I'm a repeat taker. Is it worth my time to take a Simulated Bar Exam?
How early should I begin my review?
Is it better to attend a class with other students or to have a one-on-one tutor?
Tutoring allows students a chance to get personal feedback on their writing and MBE performance. It is also an opportunity to ask any questions that may not have occurred to you during the class. Your tutor can help you narrow your focus to your problem areas and thereby assist you to study more effectively.
How far should I be prepared to drive to take a course I think can really help me?
Are my chances of passing the bar exam better in July?
This is probably one of the most common questions asked by law students. If you were to look solely at the statistics, the answer would be yes. According to the California State Bar statistics, each year the pass rate for the July bar exam is higher than for the February bar exam. (Typically the July pass rate hovers around 50% while the February pass rate is about 40% – most recently 37%). However, this is not to say that your chances of passing the bar exam are lower if you sign up to take the February bar exam. When comparing the February bar pass rates to the July bar pass rates, it is important to understand what is behind the differing pass rates. So what accounts for the difference in pass rates between the July and February bar exams?
First of all, there are more students from ABA accredited law schools taking the July bar exam than there are taking the February bar exam. Second, bar takers from ABA law schools pass the California bar exam at a higher rate than those students graduating from unaccredited law schools. It makes sense then that the pass rate on the July bar exam is higher than the February bar exam since more of the students sitting for the bar exam in July come from ABA accredited law schools.
There is a third likely reason for the lower pass rate on the February bar exam. Regardless of what law school a bar examinee has attended, his or her chances of passing the bar exam are the highest on their first bar exam attempt. This is not to say that repeat attempts are futile. However, statistically first time takers pass at a much higher rate than those students who are repeating the bar exam. (This is often reflective of the fact that many bar takers who are retaking the bar exam do not take a review course and worse, are unable to take time off of work the second time around to study for the exam). Since there are more students taking the bar exam for the first time in July ( ABA law schools typically graduate their students in May and those students typically sit for the bar exam in July) than in February, the July bar exam statistics are most likely impacted by these students higher pass rate.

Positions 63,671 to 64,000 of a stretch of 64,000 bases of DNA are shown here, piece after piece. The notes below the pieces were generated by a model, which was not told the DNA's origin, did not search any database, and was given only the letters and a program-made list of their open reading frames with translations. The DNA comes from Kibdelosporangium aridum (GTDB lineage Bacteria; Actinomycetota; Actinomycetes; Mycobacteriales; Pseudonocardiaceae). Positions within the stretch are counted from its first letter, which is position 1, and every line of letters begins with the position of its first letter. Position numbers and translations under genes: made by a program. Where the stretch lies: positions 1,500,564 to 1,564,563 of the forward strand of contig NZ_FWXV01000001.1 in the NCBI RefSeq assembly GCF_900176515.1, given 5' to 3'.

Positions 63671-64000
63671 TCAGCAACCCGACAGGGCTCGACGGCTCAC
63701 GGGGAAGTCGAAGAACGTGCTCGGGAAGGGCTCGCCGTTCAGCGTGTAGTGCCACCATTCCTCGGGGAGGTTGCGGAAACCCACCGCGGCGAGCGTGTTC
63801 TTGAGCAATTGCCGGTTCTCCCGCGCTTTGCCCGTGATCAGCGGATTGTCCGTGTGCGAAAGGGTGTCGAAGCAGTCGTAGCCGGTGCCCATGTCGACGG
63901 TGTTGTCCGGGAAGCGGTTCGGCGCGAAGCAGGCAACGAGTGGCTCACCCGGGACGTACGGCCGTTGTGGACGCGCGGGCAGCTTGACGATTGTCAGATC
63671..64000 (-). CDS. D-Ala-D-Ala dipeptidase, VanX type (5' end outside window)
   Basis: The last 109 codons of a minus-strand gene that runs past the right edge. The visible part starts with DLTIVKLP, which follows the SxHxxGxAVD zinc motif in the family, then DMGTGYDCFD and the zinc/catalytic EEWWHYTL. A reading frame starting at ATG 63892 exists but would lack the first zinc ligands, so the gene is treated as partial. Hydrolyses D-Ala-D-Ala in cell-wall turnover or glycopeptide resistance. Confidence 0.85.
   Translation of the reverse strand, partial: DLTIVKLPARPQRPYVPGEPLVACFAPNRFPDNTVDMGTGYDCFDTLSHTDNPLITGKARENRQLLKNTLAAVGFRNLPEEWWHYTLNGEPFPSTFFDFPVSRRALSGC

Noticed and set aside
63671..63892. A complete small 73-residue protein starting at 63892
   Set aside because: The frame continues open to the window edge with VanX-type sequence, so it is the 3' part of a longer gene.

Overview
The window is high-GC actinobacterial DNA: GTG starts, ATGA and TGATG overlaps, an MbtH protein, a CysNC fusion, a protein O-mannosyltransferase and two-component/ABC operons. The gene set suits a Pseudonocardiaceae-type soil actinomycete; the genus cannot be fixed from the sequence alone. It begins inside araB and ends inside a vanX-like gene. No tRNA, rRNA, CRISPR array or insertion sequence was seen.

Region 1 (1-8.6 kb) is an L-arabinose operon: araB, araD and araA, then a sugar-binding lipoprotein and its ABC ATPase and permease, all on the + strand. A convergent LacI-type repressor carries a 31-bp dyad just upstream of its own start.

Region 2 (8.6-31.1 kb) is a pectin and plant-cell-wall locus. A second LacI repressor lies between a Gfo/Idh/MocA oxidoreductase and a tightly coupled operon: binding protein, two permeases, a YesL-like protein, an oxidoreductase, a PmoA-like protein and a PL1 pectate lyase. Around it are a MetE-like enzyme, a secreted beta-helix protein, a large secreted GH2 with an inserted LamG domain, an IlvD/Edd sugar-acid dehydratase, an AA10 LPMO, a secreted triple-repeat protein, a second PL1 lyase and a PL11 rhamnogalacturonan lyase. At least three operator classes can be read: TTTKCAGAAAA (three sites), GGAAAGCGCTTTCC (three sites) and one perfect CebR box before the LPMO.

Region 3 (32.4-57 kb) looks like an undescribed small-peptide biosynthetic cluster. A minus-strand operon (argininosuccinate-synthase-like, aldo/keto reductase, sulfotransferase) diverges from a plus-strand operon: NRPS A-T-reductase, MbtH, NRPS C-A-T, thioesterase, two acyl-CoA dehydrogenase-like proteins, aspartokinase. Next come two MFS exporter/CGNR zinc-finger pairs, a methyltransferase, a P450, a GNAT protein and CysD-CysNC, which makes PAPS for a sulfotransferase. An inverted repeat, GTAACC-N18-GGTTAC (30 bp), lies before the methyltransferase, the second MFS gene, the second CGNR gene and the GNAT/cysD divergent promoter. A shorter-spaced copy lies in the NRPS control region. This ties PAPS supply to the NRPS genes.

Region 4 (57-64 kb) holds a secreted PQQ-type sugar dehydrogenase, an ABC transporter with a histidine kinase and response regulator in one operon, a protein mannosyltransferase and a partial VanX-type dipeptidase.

Regardless of when you take the bar exam you must be prepared. The bottom line is, February or July, you have fifteen subjects that you must know well. These subjects are tested in three different formats and you must be prepared to succeed on all three formats. It does not all just come down to the multi-states and it does not all just come down to the essays or the performance tests.
Can you fail the bar by failing essays? Yes. Can you fail the bar by not achieving a passing score on the multi-state section? Yes. Can you fail the bar by writing below average Performance Tests? Yes. Failing any one section can lead to failing the entire test.
Too often students place most of their emphasis on the multi-states and ignore practicing for the written portions. Or, students focus on the written portion and do not realize the significance of the multiple choice section. Two thirds of your test taking time is written. You must pass the written portions in order to pass the bar exam. While it is true that the higher your multi-state score the more you can “get away with” on the written portions, this is a very dangerous hypothesis. It is virtually impossible to pass the California bar exam without passing the written portions of the exam. This is not the case in other jurisdictions. In many jurisdictions the MBE portion of that state’s bar exam is weighted much more heavily than in California. In addition, most states require a lower score on the MBE for “passing”. However, in California, the bar examiners are looking for a level of performance on all three portions of the exam. These sections are weighted accordingly by the bar examiners so that passing bar takers are those students who have performed well enough on all three sections.